Tuesday, September 13, 2011


When I made the pillow cover from the Quilt-It Kit, I did not buy a pillow form and made my own by sewing together two 15in x 15in squares using a 1/2in seam allowance. I then stuffed it with polyester fiberfill and VOILA!!
Here is a wonderful tutorial on how to make basic pillow form in different sizes!


I finally managed to upload a photo of my completed quilted pillow that I made following the Quilt-It Kit I bought at the yard sale back in May!


Wednesday, June 8, 2011


I finally used my embroidery hoops and made a quick and easy wall art project. It's an easy peasy project! My only difficulty: choosing the fabrics! You can find the instructions for the swatch pattern from Purl Bee.

Monday, May 30, 2011


On Saturday, Scarborough Village hosted its annual flea market and as it has been the case in the last 4 years, I had to go to work and miss most of event. However, as usual, by the 1pm closing time, I pop in and still get few great deals on sewing/knitting/craft supplies.
This is what I got this year:

6 embroidery hoops:

3 of the large ones (10 in) were 75 cents each, 2 medium (7 in and 8 in) ones for 50 cents and 1 small one (5 in) for 25 cents. I wanted them all so I asked the lady if I could get a deal. She gave them all to me for $1!!!!!!!!!

Quit-It Kit by Denyse Schmidt: 

Priced at 24.99 US, I don't know why anyone would want to get rid of it! It's brand new with the instruction booklet, the 15 pattern cards, the pattern sheets to photocopy, the 2 fat quarter fabrics for the pillow con the cover, cotton and needle. I was baffled that it was marked $1.50!!!!!!! The lady charged me just $1!

I also got zippers for 15 cents each and left over curdroy and gingham for 50 cents and 25 cents respectively. 

 I can't wait to use them all!

Wednesday, February 2, 2011

The upholstered ottoman- foot stool

My craft journey this year began with signing up for the upholstered cube class at the workroom. I've been looking forward to taking this class for about a year but, with university and work, I was never able to take the class whenever it was offered...til now! Being very crafty and handy, I always wanted to do some carpentry work but, not signup for a carpentry class at a community college, so when I knew that the workroom was offering a class that merged carpentry and sewing, I was elated!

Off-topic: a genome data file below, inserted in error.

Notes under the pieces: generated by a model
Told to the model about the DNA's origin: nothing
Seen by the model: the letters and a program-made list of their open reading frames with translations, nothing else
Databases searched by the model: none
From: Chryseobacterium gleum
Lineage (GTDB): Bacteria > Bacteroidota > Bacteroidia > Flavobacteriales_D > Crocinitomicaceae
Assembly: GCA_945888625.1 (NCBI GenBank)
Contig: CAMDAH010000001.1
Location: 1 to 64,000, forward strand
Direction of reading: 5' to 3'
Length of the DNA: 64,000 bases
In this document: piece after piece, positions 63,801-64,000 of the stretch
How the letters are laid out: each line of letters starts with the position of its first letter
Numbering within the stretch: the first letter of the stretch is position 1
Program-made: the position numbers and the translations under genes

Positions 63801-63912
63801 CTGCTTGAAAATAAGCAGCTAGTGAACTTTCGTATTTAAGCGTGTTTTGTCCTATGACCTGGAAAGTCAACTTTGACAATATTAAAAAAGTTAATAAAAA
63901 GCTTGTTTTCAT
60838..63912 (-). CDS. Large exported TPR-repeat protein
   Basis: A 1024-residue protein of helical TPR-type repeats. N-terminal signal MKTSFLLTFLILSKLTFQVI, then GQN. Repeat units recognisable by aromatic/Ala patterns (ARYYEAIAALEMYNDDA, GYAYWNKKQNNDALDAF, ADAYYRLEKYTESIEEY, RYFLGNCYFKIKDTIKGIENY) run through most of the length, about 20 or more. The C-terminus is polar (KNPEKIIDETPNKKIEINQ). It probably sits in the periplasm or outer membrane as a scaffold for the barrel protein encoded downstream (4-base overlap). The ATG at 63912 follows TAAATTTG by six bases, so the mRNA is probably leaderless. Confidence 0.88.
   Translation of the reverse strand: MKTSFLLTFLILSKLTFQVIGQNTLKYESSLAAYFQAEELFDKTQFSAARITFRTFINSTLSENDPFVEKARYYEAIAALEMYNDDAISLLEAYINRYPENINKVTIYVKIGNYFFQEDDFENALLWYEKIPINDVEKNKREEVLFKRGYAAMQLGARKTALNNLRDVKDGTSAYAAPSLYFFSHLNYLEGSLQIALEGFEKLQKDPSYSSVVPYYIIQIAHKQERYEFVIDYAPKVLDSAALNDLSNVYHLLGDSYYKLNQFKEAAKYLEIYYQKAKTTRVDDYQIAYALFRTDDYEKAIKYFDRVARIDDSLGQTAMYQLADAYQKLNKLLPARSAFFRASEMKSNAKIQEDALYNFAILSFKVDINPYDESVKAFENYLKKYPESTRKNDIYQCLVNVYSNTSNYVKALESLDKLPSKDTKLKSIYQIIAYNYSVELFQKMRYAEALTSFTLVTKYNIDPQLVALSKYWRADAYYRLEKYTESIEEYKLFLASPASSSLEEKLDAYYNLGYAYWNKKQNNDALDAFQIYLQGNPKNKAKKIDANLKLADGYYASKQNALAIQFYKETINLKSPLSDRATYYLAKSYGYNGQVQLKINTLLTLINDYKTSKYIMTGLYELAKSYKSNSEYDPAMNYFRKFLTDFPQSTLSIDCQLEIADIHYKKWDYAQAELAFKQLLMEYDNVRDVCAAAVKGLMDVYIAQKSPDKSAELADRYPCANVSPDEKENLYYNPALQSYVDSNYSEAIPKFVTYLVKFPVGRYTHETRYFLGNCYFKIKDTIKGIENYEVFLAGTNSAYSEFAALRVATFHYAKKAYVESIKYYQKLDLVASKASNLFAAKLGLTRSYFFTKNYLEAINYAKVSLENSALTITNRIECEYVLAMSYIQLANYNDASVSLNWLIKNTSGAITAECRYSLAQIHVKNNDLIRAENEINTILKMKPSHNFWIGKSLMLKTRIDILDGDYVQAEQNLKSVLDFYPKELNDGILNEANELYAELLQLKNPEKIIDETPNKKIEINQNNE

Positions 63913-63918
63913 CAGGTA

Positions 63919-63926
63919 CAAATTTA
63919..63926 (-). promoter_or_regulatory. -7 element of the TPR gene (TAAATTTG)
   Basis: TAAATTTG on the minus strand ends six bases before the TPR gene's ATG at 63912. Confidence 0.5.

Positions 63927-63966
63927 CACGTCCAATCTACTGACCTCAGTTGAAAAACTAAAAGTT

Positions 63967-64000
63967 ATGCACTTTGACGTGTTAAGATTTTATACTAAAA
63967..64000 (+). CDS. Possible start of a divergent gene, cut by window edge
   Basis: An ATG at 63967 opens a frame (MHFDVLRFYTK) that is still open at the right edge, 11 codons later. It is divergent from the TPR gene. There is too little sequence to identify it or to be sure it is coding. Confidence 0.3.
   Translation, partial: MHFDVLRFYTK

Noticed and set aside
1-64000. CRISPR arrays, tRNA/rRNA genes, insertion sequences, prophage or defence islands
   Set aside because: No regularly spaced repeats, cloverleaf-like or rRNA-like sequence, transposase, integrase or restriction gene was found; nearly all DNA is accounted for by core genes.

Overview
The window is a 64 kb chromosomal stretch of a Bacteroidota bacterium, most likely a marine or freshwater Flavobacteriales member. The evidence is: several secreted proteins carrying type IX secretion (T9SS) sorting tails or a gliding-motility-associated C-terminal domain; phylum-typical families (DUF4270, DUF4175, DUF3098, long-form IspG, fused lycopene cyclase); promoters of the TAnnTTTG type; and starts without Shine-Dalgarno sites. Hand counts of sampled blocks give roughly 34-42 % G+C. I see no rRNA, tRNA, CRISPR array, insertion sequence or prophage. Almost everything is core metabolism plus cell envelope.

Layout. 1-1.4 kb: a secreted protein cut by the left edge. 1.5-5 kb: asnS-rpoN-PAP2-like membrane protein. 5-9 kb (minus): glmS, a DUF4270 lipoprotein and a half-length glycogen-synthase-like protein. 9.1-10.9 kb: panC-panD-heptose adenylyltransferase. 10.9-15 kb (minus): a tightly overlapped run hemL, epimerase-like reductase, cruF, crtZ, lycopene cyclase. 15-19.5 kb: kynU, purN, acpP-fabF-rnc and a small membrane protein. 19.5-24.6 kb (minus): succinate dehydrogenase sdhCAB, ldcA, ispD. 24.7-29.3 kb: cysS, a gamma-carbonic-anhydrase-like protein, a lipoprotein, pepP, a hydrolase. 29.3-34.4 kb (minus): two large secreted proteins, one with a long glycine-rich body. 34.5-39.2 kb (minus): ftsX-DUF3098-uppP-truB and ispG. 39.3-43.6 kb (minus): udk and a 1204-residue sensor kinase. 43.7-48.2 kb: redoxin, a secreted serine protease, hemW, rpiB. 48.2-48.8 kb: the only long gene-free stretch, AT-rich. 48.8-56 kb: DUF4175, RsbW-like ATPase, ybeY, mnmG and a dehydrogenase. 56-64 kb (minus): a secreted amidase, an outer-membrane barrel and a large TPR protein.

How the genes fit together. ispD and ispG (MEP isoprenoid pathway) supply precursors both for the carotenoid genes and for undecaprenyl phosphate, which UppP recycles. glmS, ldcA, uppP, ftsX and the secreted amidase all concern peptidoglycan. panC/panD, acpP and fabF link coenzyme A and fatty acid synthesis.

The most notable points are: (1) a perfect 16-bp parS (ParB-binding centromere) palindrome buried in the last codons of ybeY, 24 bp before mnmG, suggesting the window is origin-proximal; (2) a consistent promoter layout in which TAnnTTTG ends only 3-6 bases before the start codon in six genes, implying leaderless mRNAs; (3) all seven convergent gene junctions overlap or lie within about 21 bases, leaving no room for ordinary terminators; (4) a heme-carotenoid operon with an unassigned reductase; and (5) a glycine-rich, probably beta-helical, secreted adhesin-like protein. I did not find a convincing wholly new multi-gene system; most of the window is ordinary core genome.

The first Sunday class, was all about constructing the cube. Erin provided us with 5 planks of wood and nails and spent nearly half of the class time gluing and hammering away. My main concern during this first part was making sure that the nails went straight in without sticking out or splitting the wood. At some points I hammered nails into knots which Erin told me was ok if I hammered really, really hard.

After hammering, came the cutting of the foam. Erin brought an electric carving knife which did the job superbly. Then I used a staplegun to keep the foam in place. Using a staplegun for the first time was...something. I was supernervous, especially about having my finger in the trigger. It reminded me of those movie scenes where the guy who has never held a gun is shaking their hand and randomly pulls the trigger. I was scared I was going to accidently pull the trigger and hurt someone with the nails. The sound of the staples coming out also made my heart jump quite a few times.

Then it was time for the polyester batting. This was a quick sew but it was tricky to put on because the batting had to be stretched without being teared.

Soon after the lining and the cover came together fairly quickly. Careful cutting, marking, pinning made the sewing a snap. The most important thing I learned is definitely how to round and sew corners. 

The final step was cutting a dust cover to cover up all the fabric and the staples.

The next most exciting thing about the ottoman was getting the legs which I found at Lee Valley on King and Bathurst. I have to say that I saw very nice legs at Home Depot but for price reasons I ended up getting these adjustable legs.

Ta-da! My finished ottoman! I'm so happy with it! I want to make so many of them but it's going to be an expensive hobby- at least for now!